After Economic Forum, how do lawmakers plan to spend $251 million in new money?

Jacob Solis
Jacob Solis
Tabitha Mueller
Tabitha Mueller
LegislatureState Government

Monday’s Economic Forum projections — the foundation on which the state’s biennial budget is built — have now yielded an extra $251 million for the state’s coffers, on top of a record-setting $11 billion plus budget already proposed by Gov. Joe Lombardo in January. 

But leaders in both parties expressed a sense of caution over just how they want that money to be spent, offering few specific details in interviews this week. 

Assembly Speaker Steve Yeager (D-Las Vegas) and Senate Minority Leader Heidi Seevers Gansert (R-Reno) both sat down with The Indy this week to discuss end-of-session priorities and where things stand with just over a month left before sine die. 

What happens to the extra money from the Economic Forum? 

“Great question,” Yeager said. “I don't have a great answer for you right now.” 

Though he didn’t share any concrete proposals, Yeager said he was “delighted” to have more dollars than originally projected and that Democratic leaders want to spend those additional funds on public education, mental health and state infrastructure needs, including capital improvement projects.

He also said he wants to be mindful of not using the money to create programs that will need to be sustained financially in the future and his preference would be to use the money for one-time projects, coordinated by members of the Assembly and the Senate as well as the governor.

Lombardo’s Chief of Staff Ben Kieckhefer, meanwhile, threw water on the size and nature of the extra $250 million, which, he said, includes $50 million for the current fiscal year and another $120 million in interest from investments made by the treasurer’s office. 

“So that's $170 million of the $250 [million] that should not be built into ongoing appropriations to fund the operations of state government,” Kieckhefer said. “So we're looking at about $80 million that's available to plug into ongoing costs, and the rest needs to be treated as one-time money.” 

The governor’s office wasted little time before publicly releasing its list of priorities, including $25 million for new furniture, equipment and technology for nearly a dozen buildings in Southern Nevada now being eyed as an expansion for state government office space. 

The move comes as the governor’s office has backed away from an initial pledge to build two new facilities and instead has pivoted toward leasing more than a dozen buildings at an office park near the Harry Reid International Airport — a move that Seevers Gansert said would free up hundreds of millions of dollars in one-time spending that could be directed toward other potential capital projects.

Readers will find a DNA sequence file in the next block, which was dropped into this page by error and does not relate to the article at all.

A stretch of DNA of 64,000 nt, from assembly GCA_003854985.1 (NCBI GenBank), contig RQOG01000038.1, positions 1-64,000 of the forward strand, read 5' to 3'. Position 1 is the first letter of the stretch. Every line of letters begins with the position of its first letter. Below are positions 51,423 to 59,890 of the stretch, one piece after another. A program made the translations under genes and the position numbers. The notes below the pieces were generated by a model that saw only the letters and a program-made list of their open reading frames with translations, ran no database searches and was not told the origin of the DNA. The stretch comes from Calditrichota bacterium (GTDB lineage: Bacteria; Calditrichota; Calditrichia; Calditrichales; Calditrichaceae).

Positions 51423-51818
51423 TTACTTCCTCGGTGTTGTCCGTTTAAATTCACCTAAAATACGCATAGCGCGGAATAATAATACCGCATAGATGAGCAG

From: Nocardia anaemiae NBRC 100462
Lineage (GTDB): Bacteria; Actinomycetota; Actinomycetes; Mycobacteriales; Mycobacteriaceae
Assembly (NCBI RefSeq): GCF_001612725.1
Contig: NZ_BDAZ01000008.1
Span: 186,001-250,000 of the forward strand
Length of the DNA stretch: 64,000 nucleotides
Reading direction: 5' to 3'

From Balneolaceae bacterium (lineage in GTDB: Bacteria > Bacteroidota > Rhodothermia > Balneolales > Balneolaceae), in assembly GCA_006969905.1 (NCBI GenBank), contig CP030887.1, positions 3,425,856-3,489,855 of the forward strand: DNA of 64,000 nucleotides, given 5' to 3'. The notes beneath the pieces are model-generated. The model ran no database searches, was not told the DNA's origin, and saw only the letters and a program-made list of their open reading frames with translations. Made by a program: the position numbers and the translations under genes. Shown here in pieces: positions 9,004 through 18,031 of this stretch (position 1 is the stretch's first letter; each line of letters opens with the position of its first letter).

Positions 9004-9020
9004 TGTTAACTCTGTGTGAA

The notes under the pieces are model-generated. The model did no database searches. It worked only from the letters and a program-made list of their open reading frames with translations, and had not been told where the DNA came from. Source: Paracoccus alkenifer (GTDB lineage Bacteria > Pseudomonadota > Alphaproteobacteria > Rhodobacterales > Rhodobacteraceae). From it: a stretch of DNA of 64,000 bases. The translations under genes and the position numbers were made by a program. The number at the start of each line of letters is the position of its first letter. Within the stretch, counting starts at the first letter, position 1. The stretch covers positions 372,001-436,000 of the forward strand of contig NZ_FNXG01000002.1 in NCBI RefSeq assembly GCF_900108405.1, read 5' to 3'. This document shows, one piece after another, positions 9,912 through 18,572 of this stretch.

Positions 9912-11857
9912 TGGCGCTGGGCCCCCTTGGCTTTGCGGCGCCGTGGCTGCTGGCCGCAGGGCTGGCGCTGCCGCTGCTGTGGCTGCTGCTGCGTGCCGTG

Still, Seevers Gansert also downplayed the potential for the new Economic Forum projections to make waves in state budget planning over the last month of the session. 

“I don't think it changes discussions very much,” Seevers Gansert said. “But it reinforces the expectation that we will have at least the level of revenue that was forecasted in December.”

How much is too much for a Rainy Day? 

Yeager emphasized that he does not believe the extra funding should be placed into the state’s rainy day account, which is already “pretty healthy.” 

“I don't know yet where the line should be drawn. We do have the highest balance we've ever had and the Rainy Day Fund. We had so much going into it that we actually met the cap — that, we've never done before,” Yeager said. 

It was a message Treasurer Zach Conine reiterated during a Wednesday afternoon press conference with Yeager and other elected Democrats.

“While I think it's incredibly important to make sure that we've got a bucket prepared for rainy days, I think it's more important that we fix the roof,” Conine said during the press conference. “We're focused on making sure that we invest those dollars in infrastructure, so that we don't have to rely on the social safety net as frequently as we do.”

The state’s Rainy Day Fund hit record levels of $904 million this year, a number that is capped at 20 percent of the state’s general fund appropriations. A bill from Lombardo’s office heard last week includes a provision that would increase that cap by roughly $600 million. 

However, Republicans pushed back and emphasized the need to protect the state in the event of another potential economic downturn.

“It's important that we set aside as much as possible,” Seevers Gansert said in an interview on Tuesday.

Gansert noted that she is one of very few current state lawmakers who worked in the Legislature during the 2009-2011 recession. She said that experience, combined with the state’s economic struggles and budget cuts made amid the COVID-19 pandemic, provided her with a firsthand glimpse of revenue declines and employee furloughs.

“Whatever we decide to do, we need to make sure our ongoing expenses are sustainable and that we have a savings account in case we hit hard times,” she said.

During a press availability Wednesday,  Kieckhefer said funding a social safety net and setting aside additional money into the state’s Rainy Day Fund are not mutually exclusive concepts and the governor’s recommended budget does both.

“We want to be extra cautious that new programs that get created, new positions that are funded, are sustainable long term and that if there is a dip in the economy … that we have an adequate savings account to weather that storm,” Kieckhefer said.

Editor’s Note: This story appears in Behind the Bar, The Nevada Independent’s newsletter dedicated to comprehensive coverage of the 2023 legislative session. Sign up for the newsletter here.


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